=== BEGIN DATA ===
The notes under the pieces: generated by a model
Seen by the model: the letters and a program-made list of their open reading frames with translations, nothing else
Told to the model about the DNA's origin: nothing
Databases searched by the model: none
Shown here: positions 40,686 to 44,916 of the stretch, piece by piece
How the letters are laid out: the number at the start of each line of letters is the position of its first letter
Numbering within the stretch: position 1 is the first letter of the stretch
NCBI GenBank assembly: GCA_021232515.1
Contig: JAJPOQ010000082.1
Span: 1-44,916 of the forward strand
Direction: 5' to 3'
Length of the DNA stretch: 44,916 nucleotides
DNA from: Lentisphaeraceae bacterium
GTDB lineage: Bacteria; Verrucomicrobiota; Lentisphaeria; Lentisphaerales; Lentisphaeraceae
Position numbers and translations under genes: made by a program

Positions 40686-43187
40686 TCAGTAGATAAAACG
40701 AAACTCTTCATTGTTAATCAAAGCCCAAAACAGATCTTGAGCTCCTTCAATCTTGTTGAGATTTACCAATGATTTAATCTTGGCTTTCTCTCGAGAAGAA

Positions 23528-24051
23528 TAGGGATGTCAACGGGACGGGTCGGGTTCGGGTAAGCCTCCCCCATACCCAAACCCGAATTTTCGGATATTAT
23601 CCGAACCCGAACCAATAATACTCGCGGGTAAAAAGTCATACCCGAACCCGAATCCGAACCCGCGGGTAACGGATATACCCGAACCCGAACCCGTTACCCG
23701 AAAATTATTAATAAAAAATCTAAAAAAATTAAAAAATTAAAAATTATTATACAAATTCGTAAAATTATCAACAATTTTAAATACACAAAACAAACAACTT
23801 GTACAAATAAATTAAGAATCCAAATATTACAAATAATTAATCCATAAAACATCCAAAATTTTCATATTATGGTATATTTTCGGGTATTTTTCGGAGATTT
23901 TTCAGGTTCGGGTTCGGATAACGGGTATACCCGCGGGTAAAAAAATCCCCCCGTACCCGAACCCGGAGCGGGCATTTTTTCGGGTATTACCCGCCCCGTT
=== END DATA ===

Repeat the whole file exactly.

The notes under the pieces: generated by a model
Seen by the model: the letters and a program-made list of their open reading frames with translations, nothing else
Told to the model about the DNA's origin: nothing
Databases searched by the model: none
Shown here: positions 40,686 to 44,916 of the stretch, piece by piece
How the letters are laid out: the number at the start of each line of letters is the position of its first letter
Numbering within the stretch: position 1 is the first letter of the stretch
NCBI GenBank assembly: GCA_021232515.1
Contig: JAJPOQ010000082.1
Span: 1-44,916 of the forward strand
Direction: 5' to 3'
Length of the DNA stretch: 44,916 nucleotides
DNA from: Lentisphaeraceae bacterium
GTDB lineage: Bacteria; Verrucomicrobiota; Lentisphaeria; Lentisphaerales; Lentisphaeraceae
Position numbers and translations under genes: made by a program

Positions 40686-43187
40686 TCAGTAGATAAAACG
40701 AAACTCTTCATTGTTAATCAAAGCCCAAAACAGATCTTGAGCTCCTTCAATCTTGTTGAGATTTACCAATGATTTAATCTTGGCTTTCTCTCGAGAAGAA

Positions 23528-24051
23528 TAGGGATGTCAACGGGACGGGTCGGGTTCGGGTAAGCCTCCCCCATACCCAAACCCGAATTTTCGGATATTAT
23601 CCGAACCCGAACCAATAATACTCGCGGGTAAAAAGTCATACCCGAACCCGAATCCGAACCCGCGGGTAACGGATATACCCGAACCCGAACCCGTTACCCG
23701 AAAATTATTAATAAAAAATCTAAAAAAATTAAAAAATTAAAAATTATTATACAAATTCGTAAAATTATCAACAATTTTAAATACACAAAACAAACAACTT
23801 GTACAAATAAATTAAGAATCCAAATATTACAAATAATTAATCCATAAAACATCCAAAATTTTCATATTATGGTATATTTTCGGGTATTTTTCGGAGATTT
23901 TTCAGGTTCGGGTTCGGATAACGGGTATACCCGCGGGTAAAAAAATCCCCCCGTACCCGAACCCGGAGCGGGCATTTTTTCGGGTATTACCCGCCCCGTT